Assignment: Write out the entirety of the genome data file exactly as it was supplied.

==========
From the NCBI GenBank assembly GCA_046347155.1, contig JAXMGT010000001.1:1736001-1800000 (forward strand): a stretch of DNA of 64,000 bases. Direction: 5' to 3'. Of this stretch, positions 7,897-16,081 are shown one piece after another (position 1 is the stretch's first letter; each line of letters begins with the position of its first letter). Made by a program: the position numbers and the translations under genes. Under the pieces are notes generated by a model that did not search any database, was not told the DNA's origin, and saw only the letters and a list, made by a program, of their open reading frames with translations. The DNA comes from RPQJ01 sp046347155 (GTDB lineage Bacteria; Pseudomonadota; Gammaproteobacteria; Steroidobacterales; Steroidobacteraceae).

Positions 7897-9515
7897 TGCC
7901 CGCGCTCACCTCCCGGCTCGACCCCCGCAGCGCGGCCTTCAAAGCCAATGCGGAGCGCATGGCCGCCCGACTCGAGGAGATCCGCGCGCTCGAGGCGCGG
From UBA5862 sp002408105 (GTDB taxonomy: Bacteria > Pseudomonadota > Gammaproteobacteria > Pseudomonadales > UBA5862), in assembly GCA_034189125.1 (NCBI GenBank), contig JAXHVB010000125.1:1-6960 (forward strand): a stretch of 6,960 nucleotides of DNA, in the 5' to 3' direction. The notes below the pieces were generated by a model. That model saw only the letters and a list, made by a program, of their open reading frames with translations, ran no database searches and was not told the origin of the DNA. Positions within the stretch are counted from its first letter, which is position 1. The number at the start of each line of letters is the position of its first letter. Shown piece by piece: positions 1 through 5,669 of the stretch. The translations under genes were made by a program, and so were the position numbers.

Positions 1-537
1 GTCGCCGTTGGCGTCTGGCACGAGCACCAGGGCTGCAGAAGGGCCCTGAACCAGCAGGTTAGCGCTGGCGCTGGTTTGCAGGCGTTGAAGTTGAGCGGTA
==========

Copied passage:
From the NCBI GenBank assembly GCA_046347155.1, contig JAXMGT010000001.1:1736001-1800000 (forward strand): a stretch of DNA of 64,000 bases. Direction: 5' to 3'. Of this stretch, positions 7,897-16,081 are shown one piece after another (position 1 is the stretch's first letter; each line of letters begins with the position of its first letter). Made by a program: the position numbers and the translations under genes. Under the pieces are notes generated by a model that did not search any database, was not told the DNA's origin, and saw only the letters and a list, made by a program, of their open reading frames with translations. The DNA comes from RPQJ01 sp046347155 (GTDB lineage Bacteria; Pseudomonadota; Gammaproteobacteria; Steroidobacterales; Steroidobacteraceae).

Positions 7897-9515
7897 TGCC
7901 CGCGCTCACCTCCCGGCTCGACCCCCGCAGCGCGGCCTTCAAAGCCAATGCGGAGCGCATGGCCGCCCGACTCGAGGAGATCCGCGCGCTCGAGGCGCGG
From UBA5862 sp002408105 (GTDB taxonomy: Bacteria > Pseudomonadota > Gammaproteobacteria > Pseudomonadales > UBA5862), in assembly GCA_034189125.1 (NCBI GenBank), contig JAXHVB010000125.1:1-6960 (forward strand): a stretch of 6,960 nucleotides of DNA, in the 5' to 3' direction. The notes below the pieces were generated by a model. That model saw only the letters and a list, made by a program, of their open reading frames with translations, ran no database searches and was not told the origin of the DNA. Positions within the stretch are counted from its first letter, which is position 1. The number at the start of each line of letters is the position of its first letter. Shown piece by piece: positions 1 through 5,669 of the stretch. The translations under genes were made by a program, and so were the position numbers.

Positions 1-537
1 GTCGCCGTTGGCGTCTGGCACGAGCACCAGGGCTGCAGAAGGGCCCTGAACCAGCAGGTTAGCGCTGGCGCTGGTTTGCAGGCGTTGAAGTTGAGCGGTA